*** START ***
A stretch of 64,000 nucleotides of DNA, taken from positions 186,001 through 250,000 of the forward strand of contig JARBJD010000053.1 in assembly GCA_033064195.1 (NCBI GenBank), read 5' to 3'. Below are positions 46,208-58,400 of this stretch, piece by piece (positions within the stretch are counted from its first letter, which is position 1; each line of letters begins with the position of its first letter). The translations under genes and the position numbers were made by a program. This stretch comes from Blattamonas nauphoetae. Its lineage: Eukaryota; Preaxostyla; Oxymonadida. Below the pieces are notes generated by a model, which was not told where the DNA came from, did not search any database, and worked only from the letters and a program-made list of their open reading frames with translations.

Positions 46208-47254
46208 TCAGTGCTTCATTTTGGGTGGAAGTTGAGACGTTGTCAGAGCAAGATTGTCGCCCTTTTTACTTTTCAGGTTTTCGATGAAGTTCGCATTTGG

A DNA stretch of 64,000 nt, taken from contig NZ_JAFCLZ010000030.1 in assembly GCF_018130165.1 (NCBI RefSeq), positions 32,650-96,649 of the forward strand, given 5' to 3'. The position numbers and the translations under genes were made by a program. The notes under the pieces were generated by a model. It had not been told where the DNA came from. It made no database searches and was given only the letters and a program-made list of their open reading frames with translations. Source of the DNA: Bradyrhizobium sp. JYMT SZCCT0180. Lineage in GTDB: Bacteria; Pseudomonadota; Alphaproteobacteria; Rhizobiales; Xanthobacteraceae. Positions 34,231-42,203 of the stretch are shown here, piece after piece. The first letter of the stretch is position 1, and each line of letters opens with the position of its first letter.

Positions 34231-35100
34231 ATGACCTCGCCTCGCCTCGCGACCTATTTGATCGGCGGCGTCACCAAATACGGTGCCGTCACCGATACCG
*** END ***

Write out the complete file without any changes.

A stretch of 64,000 nucleotides of DNA, taken from positions 186,001 through 250,000 of the forward strand of contig JARBJD010000053.1 in assembly GCA_033064195.1 (NCBI GenBank), read 5' to 3'. Below are positions 46,208-58,400 of this stretch, piece by piece (positions within the stretch are counted from its first letter, which is position 1; each line of letters begins with the position of its first letter). The translations under genes and the position numbers were made by a program. This stretch comes from Blattamonas nauphoetae. Its lineage: Eukaryota; Preaxostyla; Oxymonadida. Below the pieces are notes generated by a model, which was not told where the DNA came from, did not search any database, and worked only from the letters and a program-made list of their open reading frames with translations.

Positions 46208-47254
46208 TCAGTGCTTCATTTTGGGTGGAAGTTGAGACGTTGTCAGAGCAAGATTGTCGCCCTTTTTACTTTTCAGGTTTTCGATGAAGTTCGCATTTGG

A DNA stretch of 64,000 nt, taken from contig NZ_JAFCLZ010000030.1 in assembly GCF_018130165.1 (NCBI RefSeq), positions 32,650-96,649 of the forward strand, given 5' to 3'. The position numbers and the translations under genes were made by a program. The notes under the pieces were generated by a model. It had not been told where the DNA came from. It made no database searches and was given only the letters and a program-made list of their open reading frames with translations. Source of the DNA: Bradyrhizobium sp. JYMT SZCCT0180. Lineage in GTDB: Bacteria; Pseudomonadota; Alphaproteobacteria; Rhizobiales; Xanthobacteraceae. Positions 34,231-42,203 of the stretch are shown here, piece after piece. The first letter of the stretch is position 1, and each line of letters opens with the position of its first letter.

Positions 34231-35100
34231 ATGACCTCGCCTCGCCTCGCGACCTATTTGATCGGCGGCGTCACCAAATACGGTGCCGTCACCGATACCG